Career changes come in many varieties. Some people are forced to change careers when their employers downsize or go out of business, while others may choose to leave their field in order to pursue a new interest. Regardless of what prompts the switch, is it ever too late for a career change?
When changing careers, an earlier switch can be easier. The earlier the change, the longer you have to grow in your new profession. Changing careers later in life may make for a more dramatic transition, but if it's something you really want, then it's never too late for a career change.
If you are ready to take the plunge, here are a few ways to approach a change in your career path.
- Try Entrepreneurship
Sometimes, the career change can involve changing your employer without changing your line of work. For instance, a person who works in the tax department of a business may decide to open their own tax practice to serve individuals and small businesses.
- Start Consulting to Test the Waters
If you are not ready to make a total career change yet, then perhaps consulting can provide you with a sample of life outside of your current job. (Fancy yourself a problem solver? Management consulting might be right for you. Learn more in Consulting - Everybody's Doing It, Should You?)
- Same Employer, Different Role
If you are satisfied with your current employer, but looking for a change of pace, an internal job search may be worthwhile. Moving to a new role with your current employer can give you a sense of security while providing you with a new opportunity.
- Share Your Knowledge with Students
Many colleges and universities offer part-time teaching positions to individuals with work experience relevant to certain fields of study. Teaching can allow you to change careers while continuing to use your existing base of knowledge. (Working nine months a year and earning a six-digit salary might seem like the high life, but these jobs are not easy to come by. Check out Academic Careers In Finance.)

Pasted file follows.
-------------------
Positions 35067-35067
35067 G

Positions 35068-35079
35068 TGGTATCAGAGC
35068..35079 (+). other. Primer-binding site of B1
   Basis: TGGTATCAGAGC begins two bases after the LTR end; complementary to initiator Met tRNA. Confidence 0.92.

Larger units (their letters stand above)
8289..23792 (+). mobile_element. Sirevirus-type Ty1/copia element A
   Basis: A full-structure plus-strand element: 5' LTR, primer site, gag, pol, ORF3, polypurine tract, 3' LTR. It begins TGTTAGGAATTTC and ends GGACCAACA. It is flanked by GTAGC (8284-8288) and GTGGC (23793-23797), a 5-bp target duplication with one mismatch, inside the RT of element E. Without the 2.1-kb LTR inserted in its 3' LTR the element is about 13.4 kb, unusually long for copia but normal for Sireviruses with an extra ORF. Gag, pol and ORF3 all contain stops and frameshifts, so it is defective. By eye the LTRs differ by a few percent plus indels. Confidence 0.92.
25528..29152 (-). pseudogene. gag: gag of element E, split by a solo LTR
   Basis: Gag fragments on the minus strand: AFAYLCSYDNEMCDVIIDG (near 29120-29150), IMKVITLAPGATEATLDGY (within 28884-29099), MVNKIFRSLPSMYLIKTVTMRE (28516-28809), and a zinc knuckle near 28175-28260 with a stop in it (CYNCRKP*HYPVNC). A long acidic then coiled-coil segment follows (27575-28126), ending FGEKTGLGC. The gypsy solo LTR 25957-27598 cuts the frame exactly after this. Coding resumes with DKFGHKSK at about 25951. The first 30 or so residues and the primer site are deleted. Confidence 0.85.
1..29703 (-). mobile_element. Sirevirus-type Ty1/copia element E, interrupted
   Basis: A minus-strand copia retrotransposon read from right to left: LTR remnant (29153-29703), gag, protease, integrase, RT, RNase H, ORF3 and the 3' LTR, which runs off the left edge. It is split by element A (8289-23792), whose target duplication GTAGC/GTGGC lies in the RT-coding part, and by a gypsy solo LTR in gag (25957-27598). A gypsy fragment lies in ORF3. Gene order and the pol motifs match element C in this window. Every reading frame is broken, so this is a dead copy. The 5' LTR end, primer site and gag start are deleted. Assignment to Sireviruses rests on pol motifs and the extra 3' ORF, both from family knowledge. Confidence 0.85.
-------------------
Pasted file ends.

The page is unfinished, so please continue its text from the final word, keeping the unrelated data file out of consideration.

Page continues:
- Try the Blogosphere
Several companies and media outlets pay professionals with specialized knowledge to write about topics in their field. Writing can increase your visibility within the industry, bolster your credibility and generate some extra income.
Before making the switch, here are some things that can help you make an easier transition.
- A Financial Cushion
Changing careers can result in a pay cut if you are a beginner in your new line of work. If you decide to become an entrepreneur, then your new business will require start-up or seed capital. Extra money can also come in handy if your new career path requires additional training, education or professional certifications.
- Practice Makes Perfect
Before diving head first into a new field, try gaining some experience. Whether it is through an internship, apprenticeship, part-time work or working with a mentor, experience is a good teacher. Working with more experienced professionals can introduce to your new field, and another potentially great source of assistance: a professional network. (Find out seven valuable tips to get you on your way in Land That Internship!)
- A Strong Professional Network
Think about everyone you know and how they may be able to help make your transition as easy as possible. Family, friends, colleagues or merchants and businesses you patronize may have connections and/or experiences you can benefit from. Reach out to them for advice, introductions and maybe even referrals.
Making a career change may not be easy, but it can be worthwhile. Remember: many skills, such as communication, teamwork and leadership, can be transferred from one job to the next. Take your existing knowledge, skills and experiences and build upon them in order to make the transition as smooth as possible. (Frustrated with your job but aren't interested in a career change? Check out Rejuvenate Your Life And Career With A Sabbatical.)